After two weeks of writing a Fortran code to select hypervelocity stars, my results didn’t get any closer to Anthony‘s result. So, on a Thursday (the usual day of a meeting with my research supervisors), after a few hours of sleep, I went to Yuri‘s office and then Anthony said, “well, your report said that you have a different results with mine. So let’s keep the discussion short. We’ll compare our codes side by side and trace our errors. Here’s a print-out of my code.” Anthony wrote in Java, and added, “Well, I don’t guarantee that my code is all correct.”

The next day Anthony came over to my office and we compare our codes. There are three results that we have to calculate (skip this if you’re not familliar with astronomical jargons): 1) coordinate transform from equatorial to galactic coordinates, 2) transformation of proper motion from equatorial to galactic coordinates, 3) computed parallax from proper motion, and finally 4) galactocentric radial velocity. We checked the first result column, and no problem here. The second column show different results. There was some small arguments, and I began to worry: To calculate this transformation thing, I’m using my old code that I used to make by bachelor thesis. If the code is wrong then my results are wrong. Whew, ITB could revoke my diploma! Then Anthony starts deriving the equations he used on the whiteboard and began to notice that there are something wrong with his code. He said, “hang on…” and after a few words said, “20 minutes and I’ll be back,” and walked back to his office. After twenty minutes, he returned and check his results: it matched with mine! Okay, I was relieved and told my worry, to which he replied: 1) You musn’t wholly trust your supervisor, and 2) even if my code is wrong, they will not take my degree for such a small mistake.

Okay…on to the second column, which once again Anthony made a programming mistake: He put a minus sign when on the paper it should be positive. “The classical mistake,” he said. “Ten minutes,” and he walked back to his office and returned back the same results as mine.

The fourth and final mistake is mine. It’s a conceptual mistake: 1) I made an error in correcting for the solar motion, and 2) I should be using the computed parallax instead of the observed one. In the end, we finally converged to more or less the same result.

More or less? Why is that so? In the end, with my code I can select 5020 hypervelocity star (HVS) candidates, while Anthony’s code select 5018 stars. What gives? We checked these two stars, and these stars doesn’t enter Anthony’s list (and enter into mine) because they are on the floating point. They are on the threshold, their computed parallax is close to zero (my computed parallax is E(-8) (ten to the power of minus eight) while Anthony’s is -E(-8) (minus ten to the power of minus eight), which is actually a very close value! Anthony’s conclusion is: this is all depends on what programming language we use.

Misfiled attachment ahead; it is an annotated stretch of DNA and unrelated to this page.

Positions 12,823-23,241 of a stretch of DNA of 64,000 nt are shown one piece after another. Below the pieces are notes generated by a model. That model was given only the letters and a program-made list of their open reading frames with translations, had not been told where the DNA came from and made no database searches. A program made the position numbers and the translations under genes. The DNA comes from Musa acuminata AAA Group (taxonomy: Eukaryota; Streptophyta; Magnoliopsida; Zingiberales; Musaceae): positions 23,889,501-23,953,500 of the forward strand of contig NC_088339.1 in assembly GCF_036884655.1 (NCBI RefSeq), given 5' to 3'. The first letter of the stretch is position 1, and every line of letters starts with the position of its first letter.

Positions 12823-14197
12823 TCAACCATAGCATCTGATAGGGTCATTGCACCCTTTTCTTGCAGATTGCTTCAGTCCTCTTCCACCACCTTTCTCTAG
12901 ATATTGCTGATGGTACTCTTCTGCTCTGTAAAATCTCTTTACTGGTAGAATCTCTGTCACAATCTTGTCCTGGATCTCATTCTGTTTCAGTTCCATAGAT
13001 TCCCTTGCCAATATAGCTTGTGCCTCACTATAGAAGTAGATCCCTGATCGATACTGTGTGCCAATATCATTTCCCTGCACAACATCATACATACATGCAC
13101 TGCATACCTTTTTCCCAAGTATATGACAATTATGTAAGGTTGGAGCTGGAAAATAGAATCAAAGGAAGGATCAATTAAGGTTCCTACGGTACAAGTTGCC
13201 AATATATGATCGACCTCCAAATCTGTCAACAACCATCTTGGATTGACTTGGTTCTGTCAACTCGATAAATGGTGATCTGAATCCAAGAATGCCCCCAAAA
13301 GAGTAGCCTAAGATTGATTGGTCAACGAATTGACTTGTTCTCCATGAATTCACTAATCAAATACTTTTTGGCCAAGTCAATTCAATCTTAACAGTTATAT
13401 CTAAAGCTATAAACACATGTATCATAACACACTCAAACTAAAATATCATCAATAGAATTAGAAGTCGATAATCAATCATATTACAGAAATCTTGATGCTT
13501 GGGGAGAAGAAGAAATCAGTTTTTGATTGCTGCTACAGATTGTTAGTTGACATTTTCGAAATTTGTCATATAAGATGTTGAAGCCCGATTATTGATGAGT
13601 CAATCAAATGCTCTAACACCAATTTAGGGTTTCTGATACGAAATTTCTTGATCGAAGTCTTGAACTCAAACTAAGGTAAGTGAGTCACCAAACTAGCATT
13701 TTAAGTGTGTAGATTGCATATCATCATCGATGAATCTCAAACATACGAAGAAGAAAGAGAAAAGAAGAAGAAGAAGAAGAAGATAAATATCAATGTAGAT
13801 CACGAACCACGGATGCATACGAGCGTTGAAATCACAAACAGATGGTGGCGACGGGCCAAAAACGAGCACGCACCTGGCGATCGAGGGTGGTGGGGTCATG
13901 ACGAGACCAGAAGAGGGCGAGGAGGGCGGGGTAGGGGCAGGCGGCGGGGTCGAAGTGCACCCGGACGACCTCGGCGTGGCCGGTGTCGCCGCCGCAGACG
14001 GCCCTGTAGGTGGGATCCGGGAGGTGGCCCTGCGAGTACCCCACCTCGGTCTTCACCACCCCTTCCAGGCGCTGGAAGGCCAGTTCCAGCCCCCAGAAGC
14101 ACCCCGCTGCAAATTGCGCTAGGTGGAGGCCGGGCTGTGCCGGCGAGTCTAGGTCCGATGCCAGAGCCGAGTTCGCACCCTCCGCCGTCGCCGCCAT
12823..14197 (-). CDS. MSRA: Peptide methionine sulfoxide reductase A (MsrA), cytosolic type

Okay…so? After two hours, our results have converged (with minor differences), and we can know move forward into the analysis. We all glad and relieved, I’m relieved because my old code is actually correct and Anthony is glad that not all the programming error is his. I’ll put the analysis on hold because I have a real lack of sleep and I need to enjoy my weekend first. Beer, please!

Hey hold on! What makes this experience worthwhile to write? Well….you might already notice that Anthony is also a writing the same code as me (although he wrote in different language and different algorithm), which means that eventhough he’s extremely busy he’s also working the same thing as me and not just sit in and wait for my results to come in. He’s also working with me, that is the thing I haven’t experienced or heard in my undergraduate years.

Okay, there might be some other thing now: How we can now be sure that our results is now correct? Does convergence guarantee a correctness? Well…it can means two thing now: either we’re both correct or we’re both wrong. So how can we be sure that we’re both correct instead of both wrong? Here’s the thing: we have the different methods in doing the transformation thing and for other calculations we both have the same equations but we applied the equations to the code in different algorithm, and yet it produces the same results for all 118 218 stars in the catalogue. I think we’re in the right track.

Okay, I’m off to catch some shut-eye and then goes to find some beers.

Written by Tri L. Astraatmadja

After living for 10 years in Europe as a Master's student, PhD researcher, and a postdoc, in 2016 Tri L. Astraatmadja moved on to the United States for a second postdoctoral appointment at the Department of Terrestrial Magnetism, Carnegie Institution for Science, Washington DC. He is now in his third postdoc at the Space Telescope Science Institute in Baltimore, MD.

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